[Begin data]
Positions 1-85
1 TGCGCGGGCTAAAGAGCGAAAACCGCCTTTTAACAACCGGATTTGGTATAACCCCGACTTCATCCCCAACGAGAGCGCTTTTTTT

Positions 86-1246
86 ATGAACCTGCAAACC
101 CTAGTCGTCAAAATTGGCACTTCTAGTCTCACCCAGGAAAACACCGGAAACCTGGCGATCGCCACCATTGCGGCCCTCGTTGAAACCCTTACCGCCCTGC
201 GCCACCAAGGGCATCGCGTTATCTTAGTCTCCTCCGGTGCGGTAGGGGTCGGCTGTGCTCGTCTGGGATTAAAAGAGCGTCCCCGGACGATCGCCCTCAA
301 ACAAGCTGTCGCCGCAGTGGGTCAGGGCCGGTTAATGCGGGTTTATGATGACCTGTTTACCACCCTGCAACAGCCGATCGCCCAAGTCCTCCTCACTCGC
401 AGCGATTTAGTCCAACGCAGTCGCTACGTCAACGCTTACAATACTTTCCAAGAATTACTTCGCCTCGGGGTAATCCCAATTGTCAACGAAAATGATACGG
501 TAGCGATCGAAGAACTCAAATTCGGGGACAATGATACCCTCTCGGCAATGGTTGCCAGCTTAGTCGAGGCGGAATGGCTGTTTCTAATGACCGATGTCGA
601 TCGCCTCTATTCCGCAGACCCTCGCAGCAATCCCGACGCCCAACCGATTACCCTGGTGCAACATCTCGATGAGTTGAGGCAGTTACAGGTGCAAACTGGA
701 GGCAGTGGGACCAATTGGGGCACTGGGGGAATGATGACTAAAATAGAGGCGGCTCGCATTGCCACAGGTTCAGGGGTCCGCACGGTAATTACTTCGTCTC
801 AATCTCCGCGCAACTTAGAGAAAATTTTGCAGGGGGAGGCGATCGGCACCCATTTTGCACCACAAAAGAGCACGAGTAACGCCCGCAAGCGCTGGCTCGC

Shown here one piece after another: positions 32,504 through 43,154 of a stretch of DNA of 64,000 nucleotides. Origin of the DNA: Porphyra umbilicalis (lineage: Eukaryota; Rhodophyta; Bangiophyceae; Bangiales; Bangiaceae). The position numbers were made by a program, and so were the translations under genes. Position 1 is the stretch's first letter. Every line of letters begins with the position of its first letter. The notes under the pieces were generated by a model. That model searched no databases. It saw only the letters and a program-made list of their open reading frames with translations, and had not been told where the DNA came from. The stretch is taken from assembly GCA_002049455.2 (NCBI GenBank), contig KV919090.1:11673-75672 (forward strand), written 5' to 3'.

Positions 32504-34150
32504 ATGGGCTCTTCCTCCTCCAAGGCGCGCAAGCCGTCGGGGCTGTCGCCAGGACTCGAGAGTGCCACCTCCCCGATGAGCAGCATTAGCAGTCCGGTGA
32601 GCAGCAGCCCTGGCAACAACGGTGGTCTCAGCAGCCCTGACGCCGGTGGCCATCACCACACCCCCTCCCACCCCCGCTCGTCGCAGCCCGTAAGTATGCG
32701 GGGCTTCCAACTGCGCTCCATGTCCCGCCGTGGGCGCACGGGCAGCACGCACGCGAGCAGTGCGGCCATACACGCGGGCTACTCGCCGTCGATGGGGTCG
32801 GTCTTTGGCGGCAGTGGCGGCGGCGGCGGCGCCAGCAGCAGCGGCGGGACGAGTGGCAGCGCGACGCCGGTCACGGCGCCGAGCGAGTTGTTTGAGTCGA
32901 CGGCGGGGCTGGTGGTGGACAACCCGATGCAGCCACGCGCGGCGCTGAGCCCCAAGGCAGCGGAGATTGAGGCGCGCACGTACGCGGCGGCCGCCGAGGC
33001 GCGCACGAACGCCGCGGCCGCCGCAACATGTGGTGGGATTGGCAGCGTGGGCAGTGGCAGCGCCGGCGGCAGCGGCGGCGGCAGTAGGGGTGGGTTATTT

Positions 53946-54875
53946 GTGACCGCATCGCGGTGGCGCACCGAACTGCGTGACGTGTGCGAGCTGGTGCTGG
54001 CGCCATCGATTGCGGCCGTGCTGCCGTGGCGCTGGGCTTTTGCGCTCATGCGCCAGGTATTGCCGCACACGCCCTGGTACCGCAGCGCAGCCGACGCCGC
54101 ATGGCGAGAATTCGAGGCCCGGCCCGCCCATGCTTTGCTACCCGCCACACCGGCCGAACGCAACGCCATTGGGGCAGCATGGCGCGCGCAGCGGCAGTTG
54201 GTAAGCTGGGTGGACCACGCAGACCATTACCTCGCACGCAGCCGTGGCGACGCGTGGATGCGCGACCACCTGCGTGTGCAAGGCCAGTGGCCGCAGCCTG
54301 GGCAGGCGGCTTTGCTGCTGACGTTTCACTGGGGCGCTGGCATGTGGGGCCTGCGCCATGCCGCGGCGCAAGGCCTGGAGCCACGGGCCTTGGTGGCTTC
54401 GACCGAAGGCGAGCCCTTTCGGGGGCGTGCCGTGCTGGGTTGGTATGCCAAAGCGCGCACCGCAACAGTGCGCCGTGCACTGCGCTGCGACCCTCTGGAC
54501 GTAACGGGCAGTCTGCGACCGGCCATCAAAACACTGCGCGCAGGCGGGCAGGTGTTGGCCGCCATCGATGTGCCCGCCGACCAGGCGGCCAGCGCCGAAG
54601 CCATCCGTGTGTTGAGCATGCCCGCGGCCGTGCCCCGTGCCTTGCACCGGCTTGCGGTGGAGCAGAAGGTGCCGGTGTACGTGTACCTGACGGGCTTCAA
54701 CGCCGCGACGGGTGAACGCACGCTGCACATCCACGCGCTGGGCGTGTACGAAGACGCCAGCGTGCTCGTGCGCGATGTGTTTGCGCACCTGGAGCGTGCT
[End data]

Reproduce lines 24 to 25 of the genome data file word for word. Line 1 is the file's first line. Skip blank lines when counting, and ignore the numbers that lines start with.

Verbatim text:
54101 ATGGCGAGAATTCGAGGCCCGGCCCGCCCATGCTTTGCTACCCGCCACACCGGCCGAACGCAACGCCATTGGGGCAGCATGGCGCGCGCAGCGGCAGTTG
54201 GTAAGCTGGGTGGACCACGCAGACCATTACCTCGCACGCAGCCGTGGCGACGCGTGGATGCGCGACCACCTGCGTGTGCAAGGCCAGTGGCCGCAGCCTG